Blockchain isn't a Solution for Everything

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Square obtains NY State cryptocurrency license

What's the Story?

  • Square has obtained a BitLicense from the state of New York
  • Square is the ninth firm to obtain a license
  • Square's Cash app allows users to buy and sell Bitcoin

Why Does This Matter?

Square, a payments company, is joining the trend of fintech companies moving into cryptocurrency. Square started as a credit card processing company, but Jack Dorsey, Square's CEO, believes that Bitcoin and cryptocurrency will play a prominent role in the future of the payment industry. When companies like Square introduce cryptocurrencies to their platform, it benefits the whole cryptocurrency ecosystem. Some of Square's customers are traditional businesses such as a family-owned restaurant who might not have heard of Bitcoin or have an unfavorable opinion of it. Square's "stamp of approval" by adding it to their platform might help those owners form a favorable opinion of it. Square also provides competition to existing companies such as Coinbase and Gemini. More competitors are better for the ecosystem because it'll help drive down trading fees and improve liquidity. Most of Square's revenue related to Bitcoin will most likely be from trading and not from transaction fees related to businesses accepting Bitcoin.


Regulated Crypto Custody Is (Almost) Here. It’s a Game Changer

What's the Story?

  • Regulated cryptocurrency custody is close to becoming a reality
  • Startups to traditional banks are working on creating a regulated cryptocurrency custody
  • Experts expect a regulated custody product to boost cryptocurrency prices

Why Does This Matter?

I was one of those people who said regulated custody would bring institutional capital and thus boost prices. I have moved away from this position in recent months. While I expect regulated custody to be a critical piece of the puzzle, it's no guarantee that it'll cause an influx in institutional capital. Simply because institutional capital doesn't want to do anything that is perceived as risky. If you are a pension manager, you are measured against your peers. Maybe, you are paid a bonus for beating certain milestones, but the upside is nothing like a hedge fund manager. Why would a pension manager take unnecessary risks like buying Bitcoin when it's peer aren't doing it? Why would they risk getting fired? My view is cynical but held with firm conviction. We need the reputation around cryptocurrencies to change. We need lay people to believe it's not just a speculative investment, but an important technology that deserves our attention not only because it'll be a profitable investment, but because the underlying technology will impact our lives. Yes, cryptocurrency custody is essential, but the most critical barrier to investment is changing the narrative. We must let institutions know that cryptocurrency isn't some speculative investment, but a necessary part of their portfolio.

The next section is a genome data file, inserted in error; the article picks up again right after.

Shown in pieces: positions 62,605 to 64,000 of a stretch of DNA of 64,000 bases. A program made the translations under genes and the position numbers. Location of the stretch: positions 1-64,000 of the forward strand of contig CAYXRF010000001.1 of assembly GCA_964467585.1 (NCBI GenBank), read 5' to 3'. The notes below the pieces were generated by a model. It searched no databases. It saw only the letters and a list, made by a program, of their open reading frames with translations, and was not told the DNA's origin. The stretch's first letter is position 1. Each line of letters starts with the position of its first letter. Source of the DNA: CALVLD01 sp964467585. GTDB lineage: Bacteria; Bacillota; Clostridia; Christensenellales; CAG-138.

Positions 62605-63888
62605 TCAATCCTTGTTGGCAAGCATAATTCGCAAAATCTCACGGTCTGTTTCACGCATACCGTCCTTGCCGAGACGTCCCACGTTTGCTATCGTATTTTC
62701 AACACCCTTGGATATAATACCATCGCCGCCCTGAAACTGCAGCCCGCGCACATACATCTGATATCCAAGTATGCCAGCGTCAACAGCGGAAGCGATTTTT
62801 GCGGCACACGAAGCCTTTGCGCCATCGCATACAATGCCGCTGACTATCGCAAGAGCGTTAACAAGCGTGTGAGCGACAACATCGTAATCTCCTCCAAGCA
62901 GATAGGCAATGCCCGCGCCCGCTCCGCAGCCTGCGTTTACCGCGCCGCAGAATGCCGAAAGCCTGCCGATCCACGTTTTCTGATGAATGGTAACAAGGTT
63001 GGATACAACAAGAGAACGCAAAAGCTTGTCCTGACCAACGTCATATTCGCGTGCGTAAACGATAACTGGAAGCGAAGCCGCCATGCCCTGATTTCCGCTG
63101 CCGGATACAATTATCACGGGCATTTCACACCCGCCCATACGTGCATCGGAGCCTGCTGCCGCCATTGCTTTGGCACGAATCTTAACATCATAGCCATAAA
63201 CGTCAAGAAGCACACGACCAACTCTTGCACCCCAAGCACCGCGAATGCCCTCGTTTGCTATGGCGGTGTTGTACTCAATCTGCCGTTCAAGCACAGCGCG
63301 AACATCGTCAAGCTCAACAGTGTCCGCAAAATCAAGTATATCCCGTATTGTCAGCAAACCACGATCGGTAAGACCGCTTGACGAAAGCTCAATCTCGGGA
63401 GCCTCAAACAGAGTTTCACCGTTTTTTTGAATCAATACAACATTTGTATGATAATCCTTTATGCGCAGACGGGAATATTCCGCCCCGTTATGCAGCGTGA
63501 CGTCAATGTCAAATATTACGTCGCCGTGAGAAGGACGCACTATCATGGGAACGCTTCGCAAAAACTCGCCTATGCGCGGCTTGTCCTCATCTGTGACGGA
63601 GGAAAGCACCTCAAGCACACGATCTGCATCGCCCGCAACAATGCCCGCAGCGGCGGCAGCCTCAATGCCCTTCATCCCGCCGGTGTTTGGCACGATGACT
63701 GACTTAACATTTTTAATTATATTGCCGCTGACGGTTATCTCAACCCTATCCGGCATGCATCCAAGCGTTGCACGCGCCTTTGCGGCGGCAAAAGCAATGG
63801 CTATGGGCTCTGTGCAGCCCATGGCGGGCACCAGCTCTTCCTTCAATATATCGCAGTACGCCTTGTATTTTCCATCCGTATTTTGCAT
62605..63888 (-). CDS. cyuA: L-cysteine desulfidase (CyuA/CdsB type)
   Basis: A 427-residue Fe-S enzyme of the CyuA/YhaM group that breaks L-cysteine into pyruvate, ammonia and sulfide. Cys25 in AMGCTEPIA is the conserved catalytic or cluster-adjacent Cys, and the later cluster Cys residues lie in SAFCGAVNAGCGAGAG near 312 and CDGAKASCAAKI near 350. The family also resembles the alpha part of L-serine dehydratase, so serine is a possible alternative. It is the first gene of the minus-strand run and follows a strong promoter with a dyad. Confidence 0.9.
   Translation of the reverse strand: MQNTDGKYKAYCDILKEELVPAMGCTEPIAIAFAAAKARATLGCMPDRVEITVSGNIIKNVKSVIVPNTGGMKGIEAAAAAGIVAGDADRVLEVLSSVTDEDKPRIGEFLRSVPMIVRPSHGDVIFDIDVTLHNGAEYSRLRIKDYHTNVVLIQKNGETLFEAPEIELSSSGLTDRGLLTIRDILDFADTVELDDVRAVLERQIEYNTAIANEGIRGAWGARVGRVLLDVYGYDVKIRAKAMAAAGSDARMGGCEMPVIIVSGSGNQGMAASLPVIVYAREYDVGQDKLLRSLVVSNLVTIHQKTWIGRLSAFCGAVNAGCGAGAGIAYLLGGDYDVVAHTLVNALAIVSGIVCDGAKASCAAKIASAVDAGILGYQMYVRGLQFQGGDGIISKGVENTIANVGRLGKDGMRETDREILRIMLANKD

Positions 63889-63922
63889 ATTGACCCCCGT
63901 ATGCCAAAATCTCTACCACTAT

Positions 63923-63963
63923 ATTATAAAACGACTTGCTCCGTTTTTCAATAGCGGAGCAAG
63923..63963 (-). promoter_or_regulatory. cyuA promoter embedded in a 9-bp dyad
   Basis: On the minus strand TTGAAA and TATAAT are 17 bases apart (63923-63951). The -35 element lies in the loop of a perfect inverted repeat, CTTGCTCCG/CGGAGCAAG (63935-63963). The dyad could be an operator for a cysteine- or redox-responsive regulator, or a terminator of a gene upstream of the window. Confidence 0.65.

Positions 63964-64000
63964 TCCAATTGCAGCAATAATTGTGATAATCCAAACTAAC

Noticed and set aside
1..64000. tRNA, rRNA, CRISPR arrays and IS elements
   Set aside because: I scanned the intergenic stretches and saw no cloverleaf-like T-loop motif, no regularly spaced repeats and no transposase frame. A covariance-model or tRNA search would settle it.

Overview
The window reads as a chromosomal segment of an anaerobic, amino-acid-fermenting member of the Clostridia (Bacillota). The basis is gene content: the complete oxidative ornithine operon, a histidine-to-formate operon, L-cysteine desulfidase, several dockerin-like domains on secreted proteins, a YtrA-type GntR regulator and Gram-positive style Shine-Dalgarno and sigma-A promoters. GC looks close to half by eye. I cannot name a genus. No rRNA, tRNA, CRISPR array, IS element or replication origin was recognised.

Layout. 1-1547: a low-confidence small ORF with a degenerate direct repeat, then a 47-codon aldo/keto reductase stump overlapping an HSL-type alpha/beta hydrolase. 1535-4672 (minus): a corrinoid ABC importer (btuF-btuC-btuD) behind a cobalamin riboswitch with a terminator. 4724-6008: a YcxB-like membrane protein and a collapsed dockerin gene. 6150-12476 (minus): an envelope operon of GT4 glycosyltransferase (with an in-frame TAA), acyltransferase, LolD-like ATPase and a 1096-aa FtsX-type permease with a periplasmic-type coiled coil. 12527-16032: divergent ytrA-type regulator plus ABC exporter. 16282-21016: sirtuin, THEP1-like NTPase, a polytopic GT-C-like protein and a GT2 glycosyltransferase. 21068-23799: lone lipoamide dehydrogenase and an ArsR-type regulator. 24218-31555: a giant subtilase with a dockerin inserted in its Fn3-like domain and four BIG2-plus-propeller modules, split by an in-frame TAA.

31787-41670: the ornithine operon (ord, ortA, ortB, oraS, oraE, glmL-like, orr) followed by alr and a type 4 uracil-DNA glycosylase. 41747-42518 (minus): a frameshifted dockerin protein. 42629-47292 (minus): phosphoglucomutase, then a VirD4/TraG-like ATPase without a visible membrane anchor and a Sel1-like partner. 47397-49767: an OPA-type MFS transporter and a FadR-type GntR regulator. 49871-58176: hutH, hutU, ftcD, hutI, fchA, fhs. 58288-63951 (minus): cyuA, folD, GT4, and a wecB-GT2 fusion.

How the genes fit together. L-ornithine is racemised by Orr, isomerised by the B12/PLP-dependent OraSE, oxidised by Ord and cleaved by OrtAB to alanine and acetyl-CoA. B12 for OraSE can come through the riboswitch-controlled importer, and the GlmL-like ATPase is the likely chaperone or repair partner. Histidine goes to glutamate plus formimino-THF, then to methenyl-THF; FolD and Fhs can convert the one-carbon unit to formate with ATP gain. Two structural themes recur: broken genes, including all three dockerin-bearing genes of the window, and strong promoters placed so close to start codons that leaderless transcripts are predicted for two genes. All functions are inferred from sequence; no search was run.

Goodbye, Denver Post. Hello, Blockchain.

What's the Story?

  • The staff of the Denver Post is leaving the newspaper to join a blockchain startup
  • The startup, Civil, is trying to disrupt the media industry
  • Denver Post staff have accused ownership of interfering with the paper's editorial process

Why Does This Matter?

Blockchain doesn't fix every problem. The newspaper industry is dying. This is a fact, not an opinion. I don't think Civil is going to change this by adding a blockchain solution. Civil will sell X amount of tokens in its token sale. These tokens are going to have voting rights which allow holders to influence the publishing process. If someone controls a significant amount of the tokens, then they can vote against proposals that negatively affect them. For example, let's say that many Civil holders use Binance to custody their tokens. Civil is going to publish an editorial that is critical of Binance. Binance can vote against the story. I don't know if the process will be this simple, but you can see how token holders can corrupt editorial independence. A user on HackerNews wrote

"This features the worst elements of public (e.g. the BBC), private (e.g. the Wall Street Journal) and patronage (e.g. the Washington Post) media.

Letting token owners “vote on whether...websites violate the company’s journalism standards” explicitly removes editorial independence. Worse, it ties editorial control to tokens/votes which are bought with money. Worse still, since ownership is pseudonymous, there is no way to detect someone (e.g. a wealthy individual, company or foreign government) amassing control across disparate wallets. Pseudonymity also makes shaming owners for bad behaviour difficult or impossible."

We will continue to see new use cases for blockchain and while I would love to see Civil succeed. I don't expect adding blockchain to the media industry to produce any impactful results.